The Young Unionists, the youth wing of the Ulster Unionist Party, has labelled a move to erect Irish language signs on the University of Ulster campus as “a political stunt”.
After a University of Ulster Students’ Union (UUSU) Council meeting last week, a new bilingual signage policy was agreed to bring Irish language signs on campus. The signs are to be built across the university’s four campuses in Belfast, Coleraine, Jordanstown, and Derry.
While this decision was met by Sinn Féin as “a positive step forward”, the Young Unionists say that it would “create an unwelcoming atmosphere at the University, and will further dissuade unionists from choosing to attend Ulster University”.
Young Unionists Chairman Joshua Lowry outlined the group’s argument that the signage “creates a hierarchy of equality that suggests that Irish is more important than all the other languages spoken at the University, including – but not limited to – Mandarin, Polish, Portuguese, and Ulster-Scots” as well as deeming it a ”political stunt [that] has nothing to do with promoting the use of the Irish language and everything to do with attempting to make the University a cold house for unionists”.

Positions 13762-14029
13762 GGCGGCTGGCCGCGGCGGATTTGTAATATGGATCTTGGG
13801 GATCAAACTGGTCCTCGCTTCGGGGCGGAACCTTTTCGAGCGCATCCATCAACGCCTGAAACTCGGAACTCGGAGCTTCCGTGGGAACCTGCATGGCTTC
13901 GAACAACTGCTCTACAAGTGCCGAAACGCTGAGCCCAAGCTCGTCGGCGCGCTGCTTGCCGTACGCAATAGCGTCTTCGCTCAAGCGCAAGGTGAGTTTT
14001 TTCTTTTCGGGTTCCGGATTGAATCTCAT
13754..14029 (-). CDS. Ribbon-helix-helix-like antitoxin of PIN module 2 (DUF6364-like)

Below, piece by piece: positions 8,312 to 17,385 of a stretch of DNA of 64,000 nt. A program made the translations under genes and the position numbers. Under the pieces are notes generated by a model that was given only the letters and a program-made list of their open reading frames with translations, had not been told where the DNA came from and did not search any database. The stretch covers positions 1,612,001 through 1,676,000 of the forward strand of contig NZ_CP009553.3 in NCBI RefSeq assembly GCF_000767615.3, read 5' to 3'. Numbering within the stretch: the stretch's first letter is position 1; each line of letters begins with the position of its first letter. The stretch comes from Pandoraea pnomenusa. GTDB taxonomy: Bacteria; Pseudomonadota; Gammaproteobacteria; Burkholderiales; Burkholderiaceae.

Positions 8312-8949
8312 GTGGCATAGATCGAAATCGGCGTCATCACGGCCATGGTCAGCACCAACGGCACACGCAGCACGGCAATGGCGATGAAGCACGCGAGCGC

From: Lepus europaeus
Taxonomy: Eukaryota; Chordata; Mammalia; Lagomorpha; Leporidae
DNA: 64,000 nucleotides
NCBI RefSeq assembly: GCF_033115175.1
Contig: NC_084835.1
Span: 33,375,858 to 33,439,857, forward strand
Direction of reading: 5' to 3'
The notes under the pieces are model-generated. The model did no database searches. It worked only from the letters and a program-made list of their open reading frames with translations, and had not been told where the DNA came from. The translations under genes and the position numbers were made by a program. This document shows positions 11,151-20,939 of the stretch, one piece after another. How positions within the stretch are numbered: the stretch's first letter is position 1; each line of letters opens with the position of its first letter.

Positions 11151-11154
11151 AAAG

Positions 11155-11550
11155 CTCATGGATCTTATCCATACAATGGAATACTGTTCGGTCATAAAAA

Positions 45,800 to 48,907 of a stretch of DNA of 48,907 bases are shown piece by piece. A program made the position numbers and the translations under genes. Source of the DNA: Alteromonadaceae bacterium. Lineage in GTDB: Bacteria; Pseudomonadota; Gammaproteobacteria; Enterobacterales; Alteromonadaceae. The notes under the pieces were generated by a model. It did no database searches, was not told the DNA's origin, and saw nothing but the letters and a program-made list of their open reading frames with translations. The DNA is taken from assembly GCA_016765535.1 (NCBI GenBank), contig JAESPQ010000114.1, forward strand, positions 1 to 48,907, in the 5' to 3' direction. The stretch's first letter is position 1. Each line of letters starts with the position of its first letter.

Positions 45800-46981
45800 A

In response to Lowry’s remarks, a spokesperson from UUSU said: “UUSU is committed to upholding the spirit of good relations in all aspects of its activity, including in facilitating healthy debate. The motion in question was put forward by a member of the Students’ Union Council, which is a diverse body made up of students from a range of communities and backgrounds and was subsequently passed.”
Sinn Fein has welcomed this move, while Traditional Unionist Voice (TUV) leader, Jim Allister, and Ulster Unionist Party (UUP) Education spokesperson, Rosemary Barton, have opposed it strongly, with Allister claiming it would cause “unionist and Protestant students to feel like aliens in their own land”.